Psychopathy has been defined as including deficits in affective, cognitive, and behavioral functioning. Due to the severity of these deficits, several etiological theories have emerged in an attempt to better understand the personality construct. The response modulation hypothesis (RMH; Patterson & Newman, 1993) is a theory growing in popularity among researchers and posits that an inability to reallocate attentional resources to peripheral information moderates the affective and behavioral deficits commonly documented within individuals with psychopathy. Thus, the present study attempted to examine to test the validity of the RMH in a non-incarcerated population. The results somewhat support the theory that subcortical-cortical circuitry is at least partly involved in how individuals with psychopathic traits process all information. As Coldheartedness increased interference from positively and negatively arousing distractors was similar. Likewise, increasing levels of Self-Centered Impulsivity were found to be associated with better accuracy. However, some traits of psychopathy were associated with more distraction. Future studies should consider determining which traits of psychopathy tend to moderate attentional focus and resultant affective processing.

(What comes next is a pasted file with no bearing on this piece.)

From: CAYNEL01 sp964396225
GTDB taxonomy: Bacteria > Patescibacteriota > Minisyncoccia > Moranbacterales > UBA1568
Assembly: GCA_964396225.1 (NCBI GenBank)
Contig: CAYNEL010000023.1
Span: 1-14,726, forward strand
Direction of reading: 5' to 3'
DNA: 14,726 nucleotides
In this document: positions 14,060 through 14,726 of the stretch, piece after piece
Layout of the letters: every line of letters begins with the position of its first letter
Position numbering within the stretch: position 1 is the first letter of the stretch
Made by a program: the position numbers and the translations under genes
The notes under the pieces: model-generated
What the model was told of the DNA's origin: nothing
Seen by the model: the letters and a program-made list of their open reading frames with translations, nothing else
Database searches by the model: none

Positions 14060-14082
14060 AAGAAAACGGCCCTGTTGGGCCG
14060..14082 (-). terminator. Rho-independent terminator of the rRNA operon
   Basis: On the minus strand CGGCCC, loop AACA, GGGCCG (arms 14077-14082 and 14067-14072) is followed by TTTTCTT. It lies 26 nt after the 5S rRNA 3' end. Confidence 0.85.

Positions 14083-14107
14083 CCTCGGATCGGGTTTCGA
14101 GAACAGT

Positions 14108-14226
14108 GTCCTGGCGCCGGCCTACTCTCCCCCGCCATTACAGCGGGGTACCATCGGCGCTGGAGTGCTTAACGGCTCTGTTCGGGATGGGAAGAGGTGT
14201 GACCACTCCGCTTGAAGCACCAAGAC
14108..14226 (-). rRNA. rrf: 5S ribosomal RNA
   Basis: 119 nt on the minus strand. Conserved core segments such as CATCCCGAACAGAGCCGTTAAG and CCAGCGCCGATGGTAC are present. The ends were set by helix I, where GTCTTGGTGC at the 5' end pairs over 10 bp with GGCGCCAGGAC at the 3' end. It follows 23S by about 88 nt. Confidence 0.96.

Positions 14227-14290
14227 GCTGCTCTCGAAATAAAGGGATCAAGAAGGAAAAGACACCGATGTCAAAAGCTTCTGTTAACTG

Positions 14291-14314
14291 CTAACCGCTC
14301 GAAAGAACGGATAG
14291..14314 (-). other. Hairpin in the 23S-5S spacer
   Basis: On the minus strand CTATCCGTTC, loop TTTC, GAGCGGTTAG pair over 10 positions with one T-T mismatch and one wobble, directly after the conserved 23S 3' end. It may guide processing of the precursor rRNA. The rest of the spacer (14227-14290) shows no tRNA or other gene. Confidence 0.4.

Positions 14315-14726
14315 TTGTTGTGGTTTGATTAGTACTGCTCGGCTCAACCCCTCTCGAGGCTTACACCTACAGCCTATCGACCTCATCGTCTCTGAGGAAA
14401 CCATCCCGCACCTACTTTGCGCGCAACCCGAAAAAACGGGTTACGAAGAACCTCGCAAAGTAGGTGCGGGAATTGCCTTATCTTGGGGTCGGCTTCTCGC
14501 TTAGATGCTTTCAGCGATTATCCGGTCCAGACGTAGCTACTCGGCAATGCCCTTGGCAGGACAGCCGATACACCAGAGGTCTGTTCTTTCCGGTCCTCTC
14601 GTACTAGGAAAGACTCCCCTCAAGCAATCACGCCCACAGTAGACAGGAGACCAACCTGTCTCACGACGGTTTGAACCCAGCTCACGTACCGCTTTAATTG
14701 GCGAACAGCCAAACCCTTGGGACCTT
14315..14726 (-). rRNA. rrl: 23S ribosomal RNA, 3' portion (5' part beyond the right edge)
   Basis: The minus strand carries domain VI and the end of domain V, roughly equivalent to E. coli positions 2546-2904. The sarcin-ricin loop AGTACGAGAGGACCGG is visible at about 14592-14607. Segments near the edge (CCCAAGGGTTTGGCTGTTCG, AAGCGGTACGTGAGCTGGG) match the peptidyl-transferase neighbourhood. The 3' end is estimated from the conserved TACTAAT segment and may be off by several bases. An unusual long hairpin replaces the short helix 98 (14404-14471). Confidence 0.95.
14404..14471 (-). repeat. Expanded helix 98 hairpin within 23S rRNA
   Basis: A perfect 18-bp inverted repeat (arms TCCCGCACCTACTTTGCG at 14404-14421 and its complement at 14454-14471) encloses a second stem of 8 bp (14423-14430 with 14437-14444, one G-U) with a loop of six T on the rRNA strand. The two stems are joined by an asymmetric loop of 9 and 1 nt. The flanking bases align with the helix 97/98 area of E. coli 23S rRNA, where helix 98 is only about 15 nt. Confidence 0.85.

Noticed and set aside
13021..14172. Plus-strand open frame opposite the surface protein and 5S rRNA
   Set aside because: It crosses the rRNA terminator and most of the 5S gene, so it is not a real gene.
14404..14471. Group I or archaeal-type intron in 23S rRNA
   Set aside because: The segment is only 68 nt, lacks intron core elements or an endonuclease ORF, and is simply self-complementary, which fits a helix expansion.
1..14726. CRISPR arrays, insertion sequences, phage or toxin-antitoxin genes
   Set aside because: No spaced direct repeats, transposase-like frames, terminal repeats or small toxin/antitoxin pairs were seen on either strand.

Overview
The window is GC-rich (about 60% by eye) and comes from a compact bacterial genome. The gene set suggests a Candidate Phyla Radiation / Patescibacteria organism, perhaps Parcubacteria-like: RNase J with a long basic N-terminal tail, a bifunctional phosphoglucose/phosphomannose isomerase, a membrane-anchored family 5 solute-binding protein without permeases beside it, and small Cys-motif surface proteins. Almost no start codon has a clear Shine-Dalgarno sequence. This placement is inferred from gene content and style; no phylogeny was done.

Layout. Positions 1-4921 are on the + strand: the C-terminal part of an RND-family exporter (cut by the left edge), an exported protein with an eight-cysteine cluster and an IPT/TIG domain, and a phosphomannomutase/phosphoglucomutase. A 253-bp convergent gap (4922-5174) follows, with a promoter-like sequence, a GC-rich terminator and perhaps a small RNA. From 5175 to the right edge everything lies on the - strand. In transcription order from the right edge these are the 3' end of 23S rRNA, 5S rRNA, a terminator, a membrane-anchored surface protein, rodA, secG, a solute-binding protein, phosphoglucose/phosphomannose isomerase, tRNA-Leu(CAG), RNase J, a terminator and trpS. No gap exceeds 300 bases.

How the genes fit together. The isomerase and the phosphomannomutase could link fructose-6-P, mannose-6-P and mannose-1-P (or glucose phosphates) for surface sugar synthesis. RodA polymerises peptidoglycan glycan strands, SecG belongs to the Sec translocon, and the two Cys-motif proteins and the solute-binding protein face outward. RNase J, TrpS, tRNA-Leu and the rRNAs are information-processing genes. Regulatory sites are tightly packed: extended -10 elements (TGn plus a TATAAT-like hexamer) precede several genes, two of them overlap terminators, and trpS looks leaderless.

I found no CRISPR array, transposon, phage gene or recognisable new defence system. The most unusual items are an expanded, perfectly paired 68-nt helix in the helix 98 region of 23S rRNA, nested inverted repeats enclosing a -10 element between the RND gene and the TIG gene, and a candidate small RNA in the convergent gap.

School of Behavioral Health
Haerich, Paul E.
Burley, Todd D.
Mallery, Suzanne T.
Doctor of Philosophy (PhD)
Year Degree Awarded
Date (Title Page)
Library of Congress/MESH Subject Headings
Clinical Psychology, Psychopaths, Antisocial Personality Disorders
Subject - Local
Psychopathy, Cognitive Functioning, Etiological Theories, Response Modulation Hypothesis, Attentional Focus, Affective Processing
Loma Linda University Libraries
This title appears here courtesy of the author, who has granted Loma Linda University a limited, non-exclusive right to make this publication available to the public. The author retains all other copyrights.
Llamas, Veronica Claudia, "Examination of Psychopathic Traits and Attention Using the Image Based Parity Task" (2014). Loma Linda University Electronic Theses, Dissertations & Projects. Paper 172.
Loma Linda University Electronic Theses and Dissertations
Loma Linda University. Del E. Webb Memorial Library. University Archives